For about a year now, the physics department at Baylor has teamed up with the Mayborn Museum to host Science Thursdays, a series of one-hour talks on various scientific topics. Audience members need no science background, only enthusiasm for and an open interest in science.
Dr. William Hockaday from the department of geosciences spoke at 7 p.m. last Thursday over the topic of “Carbon negative chemicals and fuel for the fight against climate change.”
Hockaday spoke to an audience of undergraduate and graduate students, as well as faculty and staff, about how the process of biomass pyrolysis can contribute significantly to carbon storage, renewable fuels and green chemicals.
“The topic affected me a lot,” said Ph.D. student Bulbul Ahmmed. “We are facing dire consequences due to climate change and this speaker is going to give us a solution that can meet the challenge.”
Hockaday explained his process for biomass pyrolysis that he created, essentially, out of his garage. Hockaday said his process can be used on a grander scale and can help with the effects of carbon emission from the soil.
“A lot of the lectures that I’ve heard before about climate change are kind of depressing and talk about how insurmountable these problems are, but I felt like this talk was a little more hopeful, and Dr. Hockaday actually presented a solution that is viable and could actually be implemented in the next few years before things get too out of hand,” said Poteet sophomore Kassidy Woytek.
When asked why he chose to attend this Science Thursday, geology graduate student Bill Lukens said he came because he knew Hockaday personally. “I study soil, as well, and climate change, so it’s a topic I am actively interested in.”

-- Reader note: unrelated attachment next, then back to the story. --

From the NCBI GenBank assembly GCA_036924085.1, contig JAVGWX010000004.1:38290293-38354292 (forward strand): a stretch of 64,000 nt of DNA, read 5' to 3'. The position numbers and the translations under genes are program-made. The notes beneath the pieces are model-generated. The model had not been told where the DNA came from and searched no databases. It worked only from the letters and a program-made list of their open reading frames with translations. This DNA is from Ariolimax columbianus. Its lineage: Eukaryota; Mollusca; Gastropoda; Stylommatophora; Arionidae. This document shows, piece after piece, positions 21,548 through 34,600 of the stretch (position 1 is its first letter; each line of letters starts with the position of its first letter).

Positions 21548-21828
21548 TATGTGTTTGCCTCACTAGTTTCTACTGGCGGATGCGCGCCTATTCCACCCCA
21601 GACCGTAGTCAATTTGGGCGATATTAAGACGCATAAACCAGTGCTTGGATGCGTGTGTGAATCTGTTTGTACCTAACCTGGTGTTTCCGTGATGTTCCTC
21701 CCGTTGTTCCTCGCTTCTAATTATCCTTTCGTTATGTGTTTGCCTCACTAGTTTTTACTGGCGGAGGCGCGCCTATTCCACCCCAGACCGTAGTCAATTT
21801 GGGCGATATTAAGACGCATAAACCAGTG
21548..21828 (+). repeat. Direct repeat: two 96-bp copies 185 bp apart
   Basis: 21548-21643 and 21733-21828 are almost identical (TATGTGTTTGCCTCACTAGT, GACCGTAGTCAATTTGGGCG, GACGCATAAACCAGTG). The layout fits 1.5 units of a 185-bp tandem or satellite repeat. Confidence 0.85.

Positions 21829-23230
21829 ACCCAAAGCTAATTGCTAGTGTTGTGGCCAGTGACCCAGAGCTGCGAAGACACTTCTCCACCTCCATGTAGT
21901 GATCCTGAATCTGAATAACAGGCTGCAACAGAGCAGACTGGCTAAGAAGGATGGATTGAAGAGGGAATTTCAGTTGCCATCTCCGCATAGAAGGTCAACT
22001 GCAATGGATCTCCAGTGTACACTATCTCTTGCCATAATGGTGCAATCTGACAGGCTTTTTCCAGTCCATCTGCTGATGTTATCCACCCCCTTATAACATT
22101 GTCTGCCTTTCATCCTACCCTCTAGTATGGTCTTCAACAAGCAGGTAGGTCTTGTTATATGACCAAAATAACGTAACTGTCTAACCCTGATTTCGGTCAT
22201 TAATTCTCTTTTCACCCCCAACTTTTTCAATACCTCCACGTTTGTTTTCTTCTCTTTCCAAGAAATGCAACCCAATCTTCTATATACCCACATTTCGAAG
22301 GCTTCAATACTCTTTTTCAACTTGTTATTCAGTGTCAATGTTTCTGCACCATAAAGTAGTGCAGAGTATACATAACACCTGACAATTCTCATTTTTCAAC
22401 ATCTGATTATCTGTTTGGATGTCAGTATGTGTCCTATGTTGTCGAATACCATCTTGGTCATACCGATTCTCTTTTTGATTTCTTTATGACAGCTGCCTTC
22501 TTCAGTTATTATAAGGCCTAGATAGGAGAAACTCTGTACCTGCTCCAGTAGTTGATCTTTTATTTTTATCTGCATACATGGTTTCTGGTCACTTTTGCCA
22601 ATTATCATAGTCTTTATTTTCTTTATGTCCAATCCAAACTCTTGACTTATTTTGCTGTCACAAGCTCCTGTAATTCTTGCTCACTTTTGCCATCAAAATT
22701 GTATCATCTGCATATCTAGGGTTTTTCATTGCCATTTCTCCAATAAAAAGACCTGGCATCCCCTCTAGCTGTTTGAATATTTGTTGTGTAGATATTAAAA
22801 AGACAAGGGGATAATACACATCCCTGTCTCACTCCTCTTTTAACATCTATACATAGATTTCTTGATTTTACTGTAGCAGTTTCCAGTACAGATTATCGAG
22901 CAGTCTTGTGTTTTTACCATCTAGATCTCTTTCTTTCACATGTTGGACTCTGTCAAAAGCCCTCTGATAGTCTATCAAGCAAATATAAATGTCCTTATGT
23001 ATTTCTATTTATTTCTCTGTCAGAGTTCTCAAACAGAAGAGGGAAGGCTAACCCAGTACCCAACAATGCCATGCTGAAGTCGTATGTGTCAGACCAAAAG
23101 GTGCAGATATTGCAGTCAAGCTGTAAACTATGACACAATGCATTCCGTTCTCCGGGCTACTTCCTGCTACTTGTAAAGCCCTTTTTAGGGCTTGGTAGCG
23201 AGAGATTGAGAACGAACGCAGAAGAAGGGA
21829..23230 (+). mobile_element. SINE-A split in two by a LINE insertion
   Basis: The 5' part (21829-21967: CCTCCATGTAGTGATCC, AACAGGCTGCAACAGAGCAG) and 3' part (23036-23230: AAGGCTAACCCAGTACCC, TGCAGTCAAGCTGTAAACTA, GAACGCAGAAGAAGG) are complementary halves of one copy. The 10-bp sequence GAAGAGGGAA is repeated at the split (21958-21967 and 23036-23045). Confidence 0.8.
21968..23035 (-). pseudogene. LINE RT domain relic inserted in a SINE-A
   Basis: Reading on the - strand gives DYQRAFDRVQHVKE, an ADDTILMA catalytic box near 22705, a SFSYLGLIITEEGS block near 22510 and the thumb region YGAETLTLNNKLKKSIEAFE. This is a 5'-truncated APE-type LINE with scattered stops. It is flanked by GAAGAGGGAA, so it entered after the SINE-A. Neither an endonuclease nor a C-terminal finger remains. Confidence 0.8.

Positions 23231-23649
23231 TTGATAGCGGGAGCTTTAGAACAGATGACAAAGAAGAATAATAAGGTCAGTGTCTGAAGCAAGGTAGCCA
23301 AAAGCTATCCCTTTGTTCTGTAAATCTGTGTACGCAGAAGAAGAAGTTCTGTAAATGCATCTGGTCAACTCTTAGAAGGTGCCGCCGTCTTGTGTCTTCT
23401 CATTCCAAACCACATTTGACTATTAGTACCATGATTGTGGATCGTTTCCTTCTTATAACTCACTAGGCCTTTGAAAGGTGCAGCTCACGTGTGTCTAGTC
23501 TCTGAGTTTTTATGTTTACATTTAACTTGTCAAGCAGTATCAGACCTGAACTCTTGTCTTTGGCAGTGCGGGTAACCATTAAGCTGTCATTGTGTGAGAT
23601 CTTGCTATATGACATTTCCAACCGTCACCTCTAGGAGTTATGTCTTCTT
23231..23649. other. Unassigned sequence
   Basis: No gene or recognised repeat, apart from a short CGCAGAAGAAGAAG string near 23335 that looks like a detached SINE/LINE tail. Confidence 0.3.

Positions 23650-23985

Woytek said she has been to previous Science Thursdays. “I am in the course Natural World, and we have to do two outside learning opportunities, and I wanted to come to this because the topic is interesting to me.”
Lukens said he enjoyed seeing the audience’s response to the topic. “The interface between the science we do and the public is very interesting to see how it plays out, and I like to see other people’s reactions to it as well.”
After the presentation was complete, there was a question-and-answer session with Hockaday. Many of the audience members sparked discussions about the growth of Hockaday’s method and where it could go in the future.
“I think it’s a real promising method that Dr. Hockaday spoke about on terms of carbon storage possibilities, and right now we don’t have too many viable options, and this seems like a real exciting one,” Lukens said. “It leaves me dismayed at the future of climate change but positive and optimistic at where we can go to try and mitigate the problem.”
Science Thursday will resume next week, and will be presented by Dr. Lorin Matthews, Associate professor of physics, over the topic of “How to build a solar system.”
The website encourages people to attend the lecture to learn about the process of planet formation and the possibility of another life-supporting planet.
On April 14, Science Thursday will feature “When Blue Water Turns Green,” presented by Dr. Owen Lind, professor of biology.
All Science Thursdays are free. Light refreshments of cookies and coffee are served before the lectures.